Blood is thicker than water. (Idioms with ‘water’, Part 2)

Peter Cade/Stone/Getty Images

by Kate Woodford

This is the second of two posts on idioms that contain the word ‘water’. On this blog, we always try to provide you with commonly used, contemporary idioms and this post is no exception!

If you say you will do something come hell or high water, you mean you are very determined to do it, whatever difficulties you may face: I’m going to be at that ceremony next year, come hell or high water!

If you describe yourself as treading water, you mean you are in a situation where you are not making progress: I feel like I’m treading water in this job – I’m not learning anything new. (To ‘tread water’ literally is to float – but not move forward – in water, by moving your arms and legs quickly up and down.)

Someone who throws cold water on your idea or suggestion is negative about it, in a way that makes you feel discouraged: I try to make helpful suggestions, but you just throw cold water on them!

If you keep your head above water you have or make just enough money to continue, though the situation is difficult: Currently we have enough customers coming in to keep our head above water, but only just.

If you dip a toe in the water, you try doing something in order to work out whether it is worth going ahead with it: I did some voluntary work in a school for a term, just to dip a toe in the water.

If an explanation or argument doesn’t hold water, it doesn’t seem to be true or reasonable: As a justification for spending all that money, it just doesn’t hold water.

‘Water’ also features in a saying. Blood is thicker than water means that the relationships we have with our family are more important than relationships with other people: At the end of the day, she’s my sister and I want to help her. Blood is thicker than water.

A group of idioms use the plural ‘waters’. For example, uncharted waters refers to a situation or activity that people have no knowledge of, often because it has never happened before: We simply don’t know how the current situation will play out long-term. We’re in uncharted waters.

In British English, if you pour oil on troubled waters, you do or say something to make people who have been arguing become friends again: My attempts to pour oil on troubled waters, sadly, didn’t help.

We’ll end with another saying. Still waters run deep means that someone who seems quiet and shy on the outside actually has a very interesting and complicated character.

I hope you’ve enjoyed these two ‘water’ idioms posts. Enjoy the rest of your week.

24 thoughts on “Blood is thicker than water. (Idioms with ‘water’, Part 2)

  1. bozojo

    Hi Ms Woodford,

    In the idiom “Keep your head above water”, you give this example sentence:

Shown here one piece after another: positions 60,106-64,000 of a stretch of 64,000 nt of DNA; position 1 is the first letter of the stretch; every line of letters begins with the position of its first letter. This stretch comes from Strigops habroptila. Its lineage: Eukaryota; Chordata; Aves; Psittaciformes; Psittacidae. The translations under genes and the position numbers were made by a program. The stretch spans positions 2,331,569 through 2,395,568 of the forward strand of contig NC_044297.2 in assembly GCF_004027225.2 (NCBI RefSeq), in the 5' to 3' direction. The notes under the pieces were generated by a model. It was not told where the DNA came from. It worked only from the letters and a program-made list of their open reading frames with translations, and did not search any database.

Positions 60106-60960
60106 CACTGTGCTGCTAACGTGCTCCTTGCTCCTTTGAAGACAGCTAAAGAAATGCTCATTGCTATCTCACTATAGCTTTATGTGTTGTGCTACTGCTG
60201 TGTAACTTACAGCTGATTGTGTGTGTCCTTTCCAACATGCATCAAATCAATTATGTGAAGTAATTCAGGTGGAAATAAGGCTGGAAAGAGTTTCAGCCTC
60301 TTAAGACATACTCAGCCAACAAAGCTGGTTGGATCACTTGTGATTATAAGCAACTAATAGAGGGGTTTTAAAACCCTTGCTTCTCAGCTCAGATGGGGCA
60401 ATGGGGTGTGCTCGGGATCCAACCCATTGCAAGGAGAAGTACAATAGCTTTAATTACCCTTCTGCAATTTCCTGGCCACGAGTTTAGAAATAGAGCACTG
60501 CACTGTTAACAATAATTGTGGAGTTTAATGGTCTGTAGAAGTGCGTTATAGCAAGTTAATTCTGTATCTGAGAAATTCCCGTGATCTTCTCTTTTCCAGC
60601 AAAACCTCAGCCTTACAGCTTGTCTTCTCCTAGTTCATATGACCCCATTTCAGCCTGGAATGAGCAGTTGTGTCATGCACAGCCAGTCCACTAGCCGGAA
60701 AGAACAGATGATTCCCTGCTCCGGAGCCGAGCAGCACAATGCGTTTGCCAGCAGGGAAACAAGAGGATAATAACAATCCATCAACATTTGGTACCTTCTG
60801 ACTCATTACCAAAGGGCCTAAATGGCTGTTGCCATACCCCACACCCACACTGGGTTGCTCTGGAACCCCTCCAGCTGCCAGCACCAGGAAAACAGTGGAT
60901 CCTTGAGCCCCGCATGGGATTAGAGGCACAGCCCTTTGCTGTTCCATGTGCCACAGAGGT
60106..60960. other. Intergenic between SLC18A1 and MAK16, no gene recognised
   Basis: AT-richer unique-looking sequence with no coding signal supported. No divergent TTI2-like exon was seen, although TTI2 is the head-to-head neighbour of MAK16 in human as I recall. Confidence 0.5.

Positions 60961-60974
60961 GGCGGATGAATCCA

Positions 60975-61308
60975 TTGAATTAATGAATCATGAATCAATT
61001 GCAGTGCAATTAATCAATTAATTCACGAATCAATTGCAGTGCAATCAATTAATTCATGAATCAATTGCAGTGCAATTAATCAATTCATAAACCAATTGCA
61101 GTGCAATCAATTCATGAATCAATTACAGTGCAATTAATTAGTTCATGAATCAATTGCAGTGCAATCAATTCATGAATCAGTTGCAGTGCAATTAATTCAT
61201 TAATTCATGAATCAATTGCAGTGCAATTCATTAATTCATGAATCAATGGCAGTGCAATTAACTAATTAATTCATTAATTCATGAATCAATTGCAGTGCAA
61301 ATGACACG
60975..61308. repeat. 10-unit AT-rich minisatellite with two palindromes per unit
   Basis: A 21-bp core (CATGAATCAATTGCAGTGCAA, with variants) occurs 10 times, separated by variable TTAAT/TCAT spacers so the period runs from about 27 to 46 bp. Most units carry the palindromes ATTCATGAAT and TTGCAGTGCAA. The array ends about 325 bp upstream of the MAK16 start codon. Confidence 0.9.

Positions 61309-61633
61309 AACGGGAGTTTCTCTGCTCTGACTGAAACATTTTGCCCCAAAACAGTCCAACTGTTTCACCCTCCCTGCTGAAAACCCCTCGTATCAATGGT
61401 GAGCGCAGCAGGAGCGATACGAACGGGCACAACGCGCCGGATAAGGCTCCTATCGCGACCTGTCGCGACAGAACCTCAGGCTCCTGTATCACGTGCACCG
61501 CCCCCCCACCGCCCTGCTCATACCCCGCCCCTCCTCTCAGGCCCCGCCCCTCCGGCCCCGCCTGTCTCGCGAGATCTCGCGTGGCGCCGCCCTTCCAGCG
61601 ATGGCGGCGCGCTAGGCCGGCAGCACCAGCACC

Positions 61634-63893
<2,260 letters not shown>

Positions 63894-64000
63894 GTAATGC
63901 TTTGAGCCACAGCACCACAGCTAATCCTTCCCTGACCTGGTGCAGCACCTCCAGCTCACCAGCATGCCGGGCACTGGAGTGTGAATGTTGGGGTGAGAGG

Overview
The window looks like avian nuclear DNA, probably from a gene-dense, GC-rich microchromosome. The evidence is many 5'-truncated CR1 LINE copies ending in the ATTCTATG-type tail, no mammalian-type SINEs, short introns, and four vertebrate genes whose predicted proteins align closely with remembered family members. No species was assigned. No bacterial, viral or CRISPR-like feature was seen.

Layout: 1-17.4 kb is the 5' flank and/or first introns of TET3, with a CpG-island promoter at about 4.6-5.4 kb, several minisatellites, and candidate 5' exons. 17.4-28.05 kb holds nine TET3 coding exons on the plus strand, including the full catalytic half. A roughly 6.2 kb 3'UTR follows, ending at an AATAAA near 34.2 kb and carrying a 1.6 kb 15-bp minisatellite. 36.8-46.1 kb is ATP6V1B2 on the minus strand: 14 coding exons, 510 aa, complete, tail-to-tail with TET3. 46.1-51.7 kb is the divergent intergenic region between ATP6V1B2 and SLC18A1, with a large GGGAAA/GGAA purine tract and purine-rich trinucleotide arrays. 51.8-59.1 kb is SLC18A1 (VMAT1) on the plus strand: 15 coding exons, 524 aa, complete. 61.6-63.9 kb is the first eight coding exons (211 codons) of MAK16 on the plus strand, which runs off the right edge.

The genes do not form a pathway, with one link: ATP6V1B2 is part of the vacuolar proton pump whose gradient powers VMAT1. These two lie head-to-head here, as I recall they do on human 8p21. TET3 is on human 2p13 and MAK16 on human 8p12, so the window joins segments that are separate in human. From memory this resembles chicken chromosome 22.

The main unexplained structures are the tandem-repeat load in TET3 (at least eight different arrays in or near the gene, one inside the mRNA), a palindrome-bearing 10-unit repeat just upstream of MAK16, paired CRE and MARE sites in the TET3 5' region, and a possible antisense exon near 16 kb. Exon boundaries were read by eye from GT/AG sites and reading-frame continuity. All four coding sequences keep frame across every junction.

” Currently we have enough customers coming in to keep our head above water, but only just.”

    One of my difficulties in English is the parts of the body.

    If someone is talking to a group of people, doesn’t one say “Mind your headS”, rather than “Mind your heaD”, ie using the plural of the body part?

    “It just breaks our heartS seeing this”, again the plural of the body part.

    Even though in both cases (“head” and “heart”) there is only one to each person.

    But in the example given to the idiom “Keep your head above water”, the body part is in the singular [“…. in to keep our head above water, but only just.”].

    My question is this:

    When referring to an in/determinate group of people, or the public in general, would the body part mentioned be in the singular or the plural?

    Regards,

    Joe.

    1. David Patterson

      It’s the company that is being referred to – so that’s singular hence “head”.
      You may also say “we are hoping to increase our market share” – not “shares” for example

    2. Kate Woodford

      Hi! Yes, as David Patterson explains, it’s the company I had in mind, viewed as one entity. However, you could say ‘heads’, plural, here, if you were envisaging the company as a number of people. Best wishes from Cambridge!

  2. Maryem Salama

    I love the word water and its strength in catching our attention in some powerful phrases and idioms. in the academic circles, we often hear them saying “as if he or she expounds water with water”. My late mother used to say, “it is tasteless like water” to describe someone or something humdrum. Thank you, Kate.

  3. TY TAY

    Hello! When I have read this topic. I think its very well for me. please give topic that good to people around the world continue . Thanks!

  4. Lancelot Williams

    “Blood is thicker than water” is not the complete idiom; it comes from “The blood of the covenant is thicker than the water of the womb”, meaning a promise is more important than blood relations, or the exact opposite of what is stated here.

  5. Riadus Salehin

    So you’re saying “come hell or high water” as in strong resolve; “treading water” as in hit a dead end; “throw cold water on” as in put out the light of encouragement; “keep your head above the water” as in barely making it; “dip a toe in the water” as in trying to figure out the process of sth; “doesn’t hold water” as in not so workable; “blood is thicker than water” as in kiths and kins before smiths and finns; “uncharted waters” as in unfamiliar circumstances; “pour oil on troubled waters” as in to reconcile and lastly “still waters run deep” as in don’t be deceived by one’s seemingly naive, unassuming countenance?

    Thanks a lot, Kate! It’s such an amazing way to learn all these phrases together! I don’t think I’m forgetting them anytime soon come hell or high water!

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